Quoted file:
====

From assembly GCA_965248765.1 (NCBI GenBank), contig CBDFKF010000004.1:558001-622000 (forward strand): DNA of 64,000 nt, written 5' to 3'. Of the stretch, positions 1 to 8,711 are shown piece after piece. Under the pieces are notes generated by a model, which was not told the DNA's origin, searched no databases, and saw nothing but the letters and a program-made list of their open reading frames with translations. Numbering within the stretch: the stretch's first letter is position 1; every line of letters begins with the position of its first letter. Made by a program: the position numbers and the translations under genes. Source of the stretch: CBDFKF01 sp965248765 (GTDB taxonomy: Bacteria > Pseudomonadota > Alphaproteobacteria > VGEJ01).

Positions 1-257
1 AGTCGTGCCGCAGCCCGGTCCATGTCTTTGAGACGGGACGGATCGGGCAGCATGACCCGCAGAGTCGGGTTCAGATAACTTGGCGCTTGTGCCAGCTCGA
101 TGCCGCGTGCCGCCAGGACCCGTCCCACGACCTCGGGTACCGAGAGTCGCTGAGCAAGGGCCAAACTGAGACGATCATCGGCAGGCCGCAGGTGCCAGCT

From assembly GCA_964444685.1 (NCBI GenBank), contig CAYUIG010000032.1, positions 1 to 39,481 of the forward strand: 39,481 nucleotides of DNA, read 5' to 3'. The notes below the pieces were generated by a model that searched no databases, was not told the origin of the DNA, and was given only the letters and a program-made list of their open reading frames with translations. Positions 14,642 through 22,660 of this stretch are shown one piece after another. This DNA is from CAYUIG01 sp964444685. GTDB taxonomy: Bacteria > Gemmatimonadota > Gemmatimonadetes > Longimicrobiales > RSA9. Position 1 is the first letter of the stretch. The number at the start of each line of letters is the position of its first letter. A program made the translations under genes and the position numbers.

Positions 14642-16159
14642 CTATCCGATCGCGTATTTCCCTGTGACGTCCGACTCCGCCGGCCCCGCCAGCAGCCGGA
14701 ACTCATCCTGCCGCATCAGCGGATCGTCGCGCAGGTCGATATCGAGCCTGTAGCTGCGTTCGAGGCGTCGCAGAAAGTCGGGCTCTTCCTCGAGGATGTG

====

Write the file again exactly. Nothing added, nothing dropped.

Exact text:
From assembly GCA_965248765.1 (NCBI GenBank), contig CBDFKF010000004.1:558001-622000 (forward strand): DNA of 64,000 nt, written 5' to 3'. Of the stretch, positions 1 to 8,711 are shown piece after piece. Under the pieces are notes generated by a model, which was not told the DNA's origin, searched no databases, and saw nothing but the letters and a program-made list of their open reading frames with translations. Numbering within the stretch: the stretch's first letter is position 1; every line of letters begins with the position of its first letter. Made by a program: the position numbers and the translations under genes. Source of the stretch: CBDFKF01 sp965248765 (GTDB taxonomy: Bacteria > Pseudomonadota > Alphaproteobacteria > VGEJ01).

Positions 1-257
1 AGTCGTGCCGCAGCCCGGTCCATGTCTTTGAGACGGGACGGATCGGGCAGCATGACCCGCAGAGTCGGGTTCAGATAACTTGGCGCTTGTGCCAGCTCGA
101 TGCCGCGTGCCGCCAGGACCCGTCCCACGACCTCGGGTACCGAGAGTCGCTGAGCAAGGGCCAAACTGAGACGATCATCGGCAGGCCGCAGGTGCCAGCT

From assembly GCA_964444685.1 (NCBI GenBank), contig CAYUIG010000032.1, positions 1 to 39,481 of the forward strand: 39,481 nucleotides of DNA, read 5' to 3'. The notes below the pieces were generated by a model that searched no databases, was not told the origin of the DNA, and was given only the letters and a program-made list of their open reading frames with translations. Positions 14,642 through 22,660 of this stretch are shown one piece after another. This DNA is from CAYUIG01 sp964444685. GTDB taxonomy: Bacteria > Gemmatimonadota > Gemmatimonadetes > Longimicrobiales > RSA9. Position 1 is the first letter of the stretch. The number at the start of each line of letters is the position of its first letter. A program made the translations under genes and the position numbers.

Positions 14642-16159
14642 CTATCCGATCGCGTATTTCCCTGTGACGTCCGACTCCGCCGGCCCCGCCAGCAGCCGGA
14701 ACTCATCCTGCCGCATCAGCGGATCGTCGCGCAGGTCGATATCGAGCCTGTAGCTGCGTTCGAGGCGTCGCAGAAAGTCGGGCTCTTCCTCGAGGATGTG